New secure prison block opens


10-September-2011

Minister Morgan unveils the plaque marking the inauguration of the new prison block

It cost R6 million and was funded by the Government of Seychelles and the United Nations Office on Drugs and Crime (UNODC).

There are 53 convicted and 11 suspected Somali pirates at the Montagne Posée Prison who are expected to move into the new facility soon, but who are expected to make room for other “hardened” local prisoners once those convicted are repatriated to complete their terms back home.

The new block has more space which Mr Morgan said will help cut stress, which increases aggressiveness among prisoners.

It also has better facilities where visitors will speak to prisoners through intercom, reducing the risk of illegal items being smuggled to inmates.

Yesterday’s ceremony was attended by Foreign Affairs Minister Jean-Paul Adam, members of the diplomatic corps including British High Commissioner Matthew Forbes, who represented the European Union, ombudsman Dora Zatte and UNDC officials as well as delegates who were here for the global conference on piracy.

Bishop Denis Wiehe of the Roman Catholic Church and Bishop James Wong of the Anglican Church prayed for the new facility, its workers and prisoners.

The church leaders lead the gathering in praying for the new facility, its workers and prisoners

Prisons superintendent Maxime Tirant said the block is much more secure than the main one, and as comfortable as it should be by international standards.

Mr Morgan said since it is divided into sections, it is possible to lock out parts affected by disturbances, preventing them from spreading to all its sections as has happened in the main prison, which he said will also be divided for easier management where prisoners will find it harder to come together.

He said more gurkhas have been brought in to guard the prison and since their arrival some time back no prisoner has escaped.

UNODC’s counter piracy programme coordinator Alan Cole said he has spoken with the Somali pirates at Montagne Posée who told him they are reasonably comfortable “and even like the food, which is rare in prisons, but would nevertheless like to continue their sentences in Somalia”.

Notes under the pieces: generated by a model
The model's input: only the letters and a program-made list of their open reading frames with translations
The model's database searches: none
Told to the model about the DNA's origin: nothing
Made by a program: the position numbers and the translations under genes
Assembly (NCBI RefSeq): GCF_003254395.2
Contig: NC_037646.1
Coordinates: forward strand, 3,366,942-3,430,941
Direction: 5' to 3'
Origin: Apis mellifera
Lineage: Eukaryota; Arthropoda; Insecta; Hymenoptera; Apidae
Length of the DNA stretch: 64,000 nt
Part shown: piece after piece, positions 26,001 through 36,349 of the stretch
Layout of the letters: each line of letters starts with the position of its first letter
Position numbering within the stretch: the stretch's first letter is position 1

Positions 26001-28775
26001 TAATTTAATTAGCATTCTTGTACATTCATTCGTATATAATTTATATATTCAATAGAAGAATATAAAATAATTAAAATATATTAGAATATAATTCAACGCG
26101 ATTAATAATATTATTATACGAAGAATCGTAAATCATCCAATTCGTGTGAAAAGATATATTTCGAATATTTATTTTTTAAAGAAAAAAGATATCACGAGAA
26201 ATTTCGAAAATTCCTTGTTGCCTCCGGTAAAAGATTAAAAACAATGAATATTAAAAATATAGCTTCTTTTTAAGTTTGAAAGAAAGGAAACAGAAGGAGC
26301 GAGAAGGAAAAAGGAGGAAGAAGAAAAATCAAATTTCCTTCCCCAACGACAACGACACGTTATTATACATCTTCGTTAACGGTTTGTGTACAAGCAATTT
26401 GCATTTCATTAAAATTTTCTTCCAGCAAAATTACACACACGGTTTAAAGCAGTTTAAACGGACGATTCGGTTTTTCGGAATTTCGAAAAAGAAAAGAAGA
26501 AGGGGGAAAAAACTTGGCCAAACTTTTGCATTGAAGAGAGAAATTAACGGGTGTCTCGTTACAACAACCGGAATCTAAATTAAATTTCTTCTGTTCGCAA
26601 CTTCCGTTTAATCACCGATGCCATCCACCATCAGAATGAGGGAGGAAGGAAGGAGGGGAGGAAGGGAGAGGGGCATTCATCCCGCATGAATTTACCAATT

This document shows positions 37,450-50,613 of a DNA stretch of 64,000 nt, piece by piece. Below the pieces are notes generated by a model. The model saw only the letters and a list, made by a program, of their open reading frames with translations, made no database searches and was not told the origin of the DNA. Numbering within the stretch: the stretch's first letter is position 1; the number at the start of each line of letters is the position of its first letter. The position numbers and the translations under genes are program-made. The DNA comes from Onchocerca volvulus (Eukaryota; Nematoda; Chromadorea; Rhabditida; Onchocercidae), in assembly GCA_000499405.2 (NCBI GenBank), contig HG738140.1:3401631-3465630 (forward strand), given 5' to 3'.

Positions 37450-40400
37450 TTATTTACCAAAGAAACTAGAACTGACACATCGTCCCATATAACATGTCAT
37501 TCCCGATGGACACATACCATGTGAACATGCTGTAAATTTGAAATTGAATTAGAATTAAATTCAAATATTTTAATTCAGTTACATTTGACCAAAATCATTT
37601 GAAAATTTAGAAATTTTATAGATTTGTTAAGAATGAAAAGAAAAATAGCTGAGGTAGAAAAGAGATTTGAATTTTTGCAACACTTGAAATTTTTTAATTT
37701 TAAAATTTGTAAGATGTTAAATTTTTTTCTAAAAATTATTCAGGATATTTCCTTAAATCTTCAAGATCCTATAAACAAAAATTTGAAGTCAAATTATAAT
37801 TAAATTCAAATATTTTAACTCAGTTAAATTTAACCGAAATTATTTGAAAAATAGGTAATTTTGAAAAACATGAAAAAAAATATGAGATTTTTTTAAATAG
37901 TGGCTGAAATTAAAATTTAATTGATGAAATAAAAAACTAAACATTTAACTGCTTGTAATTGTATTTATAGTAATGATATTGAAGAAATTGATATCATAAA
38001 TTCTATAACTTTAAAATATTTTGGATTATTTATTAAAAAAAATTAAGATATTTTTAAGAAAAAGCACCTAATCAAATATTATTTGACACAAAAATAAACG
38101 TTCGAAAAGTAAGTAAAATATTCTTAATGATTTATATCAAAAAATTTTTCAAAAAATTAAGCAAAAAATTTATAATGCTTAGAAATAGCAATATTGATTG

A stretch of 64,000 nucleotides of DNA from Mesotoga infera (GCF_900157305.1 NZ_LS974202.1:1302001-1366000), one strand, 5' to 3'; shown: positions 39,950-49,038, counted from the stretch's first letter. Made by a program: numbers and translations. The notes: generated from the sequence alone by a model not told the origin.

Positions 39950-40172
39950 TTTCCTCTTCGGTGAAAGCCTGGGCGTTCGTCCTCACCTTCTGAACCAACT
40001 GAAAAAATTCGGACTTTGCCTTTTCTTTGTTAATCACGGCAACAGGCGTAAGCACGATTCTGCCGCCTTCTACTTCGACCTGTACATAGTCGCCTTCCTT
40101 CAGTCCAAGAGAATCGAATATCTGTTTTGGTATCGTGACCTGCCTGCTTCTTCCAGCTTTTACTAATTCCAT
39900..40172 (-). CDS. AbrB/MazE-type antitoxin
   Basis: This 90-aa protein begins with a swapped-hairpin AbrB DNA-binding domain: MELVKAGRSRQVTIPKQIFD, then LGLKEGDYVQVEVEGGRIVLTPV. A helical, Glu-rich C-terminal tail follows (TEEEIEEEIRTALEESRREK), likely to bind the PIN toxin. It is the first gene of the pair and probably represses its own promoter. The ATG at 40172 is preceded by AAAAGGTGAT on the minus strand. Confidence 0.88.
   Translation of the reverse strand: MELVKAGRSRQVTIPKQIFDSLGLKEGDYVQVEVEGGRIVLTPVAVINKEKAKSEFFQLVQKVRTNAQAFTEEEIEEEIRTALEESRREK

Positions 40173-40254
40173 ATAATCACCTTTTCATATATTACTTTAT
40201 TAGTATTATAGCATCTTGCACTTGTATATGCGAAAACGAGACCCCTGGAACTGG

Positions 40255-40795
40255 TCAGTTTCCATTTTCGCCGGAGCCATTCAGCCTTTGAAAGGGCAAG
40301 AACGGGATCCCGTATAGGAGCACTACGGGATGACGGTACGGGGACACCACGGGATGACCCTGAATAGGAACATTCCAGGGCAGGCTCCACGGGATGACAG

Mr Morgan said we cannot be oblivious to the size and complexity of the challenges we still have to surmount for us to eradicate the threat of piracy, “which has given a new face and amplitude to international crime”.

“Pirates cannot be allowed to roam the seas unchallenged. As indicated by President James Michel during the official opening of the conference on piracy this week, we need to claim back our seas,” he said.

“So far, the pirates have managed to hold hostage our loved ones, disrupt global commerce by seriously affecting shipping in one of the busiest maritime passages in the world and make our tourists and fishermen fear the sea.

Superintendent Tirant guides guests on a tour of the new facility

“Seychelles has been for the last three years, right in the centre of the pirates’ hunting grounds. But despite the enormous challenges we have faced due to this scourge, we have stood firm to protect our people and our sovereignty; something which would have not been possible without the help and support of our international partners.

“This prison block has been built with the support of one of our most reliable and valued partners, the UNODC which has been assisting us with our ongoing Prison Reform Programme among other things,” he said.

Mr Morgan also thanked the Netherlands and Germany, who have given the “consistent financial and international political support needed to ensure that this project materialises”.

“This new prison facility is also an important symbol of the joint commitment between the Government of Seychelles and partners from the European Union to strengthen the criminal justice system in Seychelles.

“Although this project has been financed in the context of the fight against piracy, it will also be used to house local prisoners deemed unsuitable for the main block. So what we have done here is more than just upgrade a prison facility to house pirates. This new facility at Montagne Posée is a strong symbol of the rule of law in our country, which is fundamental to the economic and social development of Seychelles as well as to its democratic system of government,” he said.

 

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